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Talks continue but FG on verge of deal to put Kenny back in office


Enda Kenny looks to retain his position under the new deal (Arthur Carron)

Enda Kenny looks to retain his position under the new deal (Arthur Carron)

Enda Kenny looks to retain his position under the new deal (Arthur Carron)

Fine Gael is on the verge of sealing a deal with enough Independents to ensure Enda Kenny is re-elected as Taoiseach, possibly as early as tomorrow.

Talks between ministers and more than a dozen non-party TDs were continuing at Government Buildings late last night.

In the Dail, Mr Kenny said "a number of important matters" still had to be resolved but it was hopeful of a deal.

"Discussions are taking place with people who have an interest in actually participating in making arrangements to run the country. They are not taking place in a sense of virtual reality," he said.

It comes as Fianna Fail claimed a major victory after a series of their manifesto promises were transposed directly into the deal on a minority government.


Micheal Martin's TDs believe they are the most powerful opposition party ever and have delivered "massive value" for their votes.

Sinn Fein's Mary Lou McDonald criticised the agreement between the two parties, and said the most "alarming" feature was the lack of detail about health policies.

"It certainly looks like a programme for Government, although it is not to be called that as Fianna Fail attempt to both straddle government and opposition at the one and same time," she said.

However, the strongest criticism came from the Labour Party, whose TDs and senators met yesterday to discuss their position in the new Dail.

Afterwards, party chairman Willie Penrose said: "Narrow political self-interest has trumped fair play and sound policy, with compliant taxpayers squeezed in the middle in the deal hatched between Fianna Fail and Fine Gael."

He said the document was a "pre-nup for how this marriage of convenience will work" and hit out at the decision to place water charges at the centre of the deal.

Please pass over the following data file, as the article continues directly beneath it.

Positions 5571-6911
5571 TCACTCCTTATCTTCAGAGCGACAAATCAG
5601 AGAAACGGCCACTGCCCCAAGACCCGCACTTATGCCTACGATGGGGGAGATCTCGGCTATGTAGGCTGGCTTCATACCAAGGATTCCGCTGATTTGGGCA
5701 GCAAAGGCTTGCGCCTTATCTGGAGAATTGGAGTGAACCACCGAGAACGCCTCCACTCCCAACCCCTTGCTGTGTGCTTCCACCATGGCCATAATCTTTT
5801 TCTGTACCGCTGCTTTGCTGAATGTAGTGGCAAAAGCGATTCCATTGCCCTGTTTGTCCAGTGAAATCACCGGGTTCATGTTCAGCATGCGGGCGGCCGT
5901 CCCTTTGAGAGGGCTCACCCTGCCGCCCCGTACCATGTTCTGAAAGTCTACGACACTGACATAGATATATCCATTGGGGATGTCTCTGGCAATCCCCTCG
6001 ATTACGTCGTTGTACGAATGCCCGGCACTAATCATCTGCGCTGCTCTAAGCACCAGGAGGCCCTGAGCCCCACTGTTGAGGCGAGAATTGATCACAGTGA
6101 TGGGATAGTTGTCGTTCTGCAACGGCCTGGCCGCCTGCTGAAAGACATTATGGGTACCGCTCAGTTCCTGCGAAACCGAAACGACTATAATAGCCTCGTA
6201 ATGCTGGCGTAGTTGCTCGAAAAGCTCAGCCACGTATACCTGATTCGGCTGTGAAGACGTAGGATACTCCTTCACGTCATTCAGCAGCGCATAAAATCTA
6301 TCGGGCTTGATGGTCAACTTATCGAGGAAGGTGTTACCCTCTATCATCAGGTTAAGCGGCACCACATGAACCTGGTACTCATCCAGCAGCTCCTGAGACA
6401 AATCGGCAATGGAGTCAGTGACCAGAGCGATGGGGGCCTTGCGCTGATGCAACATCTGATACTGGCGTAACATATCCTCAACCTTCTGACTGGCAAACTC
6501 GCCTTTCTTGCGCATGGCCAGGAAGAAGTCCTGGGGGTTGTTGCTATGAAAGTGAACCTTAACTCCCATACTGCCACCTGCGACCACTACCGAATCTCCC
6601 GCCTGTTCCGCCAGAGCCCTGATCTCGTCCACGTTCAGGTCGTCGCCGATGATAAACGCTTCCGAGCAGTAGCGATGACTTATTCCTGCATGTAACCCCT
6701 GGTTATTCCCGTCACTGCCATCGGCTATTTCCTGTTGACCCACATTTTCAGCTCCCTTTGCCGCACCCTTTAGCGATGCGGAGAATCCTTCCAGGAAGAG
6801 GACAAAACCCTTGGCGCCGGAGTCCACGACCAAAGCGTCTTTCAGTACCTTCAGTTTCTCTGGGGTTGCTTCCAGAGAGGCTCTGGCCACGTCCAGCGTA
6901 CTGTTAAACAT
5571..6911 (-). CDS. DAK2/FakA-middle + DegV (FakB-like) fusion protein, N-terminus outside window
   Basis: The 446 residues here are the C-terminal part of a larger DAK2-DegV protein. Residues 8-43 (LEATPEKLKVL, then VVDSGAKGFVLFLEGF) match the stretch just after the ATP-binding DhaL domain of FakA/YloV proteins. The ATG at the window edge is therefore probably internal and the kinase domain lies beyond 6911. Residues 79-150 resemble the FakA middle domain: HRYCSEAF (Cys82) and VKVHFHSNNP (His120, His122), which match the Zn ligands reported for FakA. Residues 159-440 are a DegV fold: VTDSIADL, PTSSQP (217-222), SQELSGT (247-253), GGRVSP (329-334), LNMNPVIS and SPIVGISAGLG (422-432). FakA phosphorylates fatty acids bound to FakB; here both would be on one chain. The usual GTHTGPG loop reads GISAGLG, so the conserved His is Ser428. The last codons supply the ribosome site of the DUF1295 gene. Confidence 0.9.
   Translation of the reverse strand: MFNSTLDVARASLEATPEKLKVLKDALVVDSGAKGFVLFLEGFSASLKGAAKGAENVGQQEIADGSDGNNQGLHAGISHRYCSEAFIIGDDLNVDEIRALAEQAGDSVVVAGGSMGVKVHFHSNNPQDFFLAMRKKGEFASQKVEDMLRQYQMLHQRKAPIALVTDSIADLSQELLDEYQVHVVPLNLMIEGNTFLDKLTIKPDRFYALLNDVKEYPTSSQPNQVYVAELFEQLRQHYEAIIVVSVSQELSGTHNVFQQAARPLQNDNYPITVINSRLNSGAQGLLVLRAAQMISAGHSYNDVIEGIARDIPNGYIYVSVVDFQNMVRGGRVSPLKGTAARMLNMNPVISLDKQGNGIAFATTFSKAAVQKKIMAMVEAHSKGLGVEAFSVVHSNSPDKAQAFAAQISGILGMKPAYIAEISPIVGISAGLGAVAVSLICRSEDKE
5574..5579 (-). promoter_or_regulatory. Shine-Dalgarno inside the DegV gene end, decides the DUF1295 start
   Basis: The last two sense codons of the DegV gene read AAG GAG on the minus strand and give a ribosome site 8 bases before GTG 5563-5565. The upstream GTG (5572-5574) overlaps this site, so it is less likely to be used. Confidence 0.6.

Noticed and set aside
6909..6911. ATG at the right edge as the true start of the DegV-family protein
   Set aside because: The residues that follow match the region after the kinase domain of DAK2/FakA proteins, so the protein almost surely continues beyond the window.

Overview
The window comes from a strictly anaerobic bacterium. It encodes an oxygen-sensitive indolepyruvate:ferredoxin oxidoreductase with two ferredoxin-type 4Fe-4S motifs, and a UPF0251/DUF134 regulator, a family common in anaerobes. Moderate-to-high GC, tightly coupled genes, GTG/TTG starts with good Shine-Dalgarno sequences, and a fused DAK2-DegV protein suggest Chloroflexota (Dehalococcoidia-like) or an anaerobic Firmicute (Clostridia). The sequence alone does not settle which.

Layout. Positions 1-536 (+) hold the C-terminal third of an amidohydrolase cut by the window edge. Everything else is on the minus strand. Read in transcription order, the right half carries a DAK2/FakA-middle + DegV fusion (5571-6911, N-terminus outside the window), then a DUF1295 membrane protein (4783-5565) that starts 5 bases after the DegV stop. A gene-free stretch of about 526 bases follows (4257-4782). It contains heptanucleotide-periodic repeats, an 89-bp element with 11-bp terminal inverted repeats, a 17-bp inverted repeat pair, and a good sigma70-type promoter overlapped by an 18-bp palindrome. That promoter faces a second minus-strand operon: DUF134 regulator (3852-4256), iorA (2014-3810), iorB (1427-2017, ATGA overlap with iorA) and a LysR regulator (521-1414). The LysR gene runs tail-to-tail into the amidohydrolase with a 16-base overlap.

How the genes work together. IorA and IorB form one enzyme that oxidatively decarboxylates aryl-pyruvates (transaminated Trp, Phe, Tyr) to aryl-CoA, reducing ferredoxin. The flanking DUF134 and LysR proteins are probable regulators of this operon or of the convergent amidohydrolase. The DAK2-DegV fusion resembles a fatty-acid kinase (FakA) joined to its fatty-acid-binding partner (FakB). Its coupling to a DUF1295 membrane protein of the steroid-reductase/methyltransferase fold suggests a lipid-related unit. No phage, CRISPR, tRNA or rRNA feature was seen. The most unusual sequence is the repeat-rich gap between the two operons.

"The 'solution' that the two parties have concocted for water charges is the clearest example in many a long day, as to how - to their shame - political expediency can win out over fair play.

"Unfortunately, it is honest compliant citizens - those who did the right thing by paying their water bills - who will lose out most under this plan," he said.

Meanwhile, the Dail spent yesterday debating agriculture and climate change.

Kerry TD Danny Healy-Rae claimed that mankind has had no impact on climate change and that "God above" alone is responsible for the weather.

The Independent deputy denied burning of fossil fuels was a root cause of global warming despite widespread scientific agreement that it is.

"(In the) 1840s we had the famine. We lost over three million people that time and we had no combustible engines then," he said.

"Climate change, I don't think mankind had any hand, act or part in."


Mr Healy-Rae hit out at the carbon tax based on car emissions and said it is "hurting the young fella going to work in the morning".

"I believe God above is in charge of the weather and that we here can't do anything about it," he added.

Acting Environment Minister Alan Kelly criticised Fianna Fail on climate change suggesting the party thought "pints with the people was more important".

The Tipperary deputy pointed out that the subject was left out in the party's deal with Fine Gael.

"The major issue now missing from this famous document is actually climate change. It's not in it. The global cause of a generation is missing from the famous document."

As Mr Kelly began his speech he noted that he was the only TD present.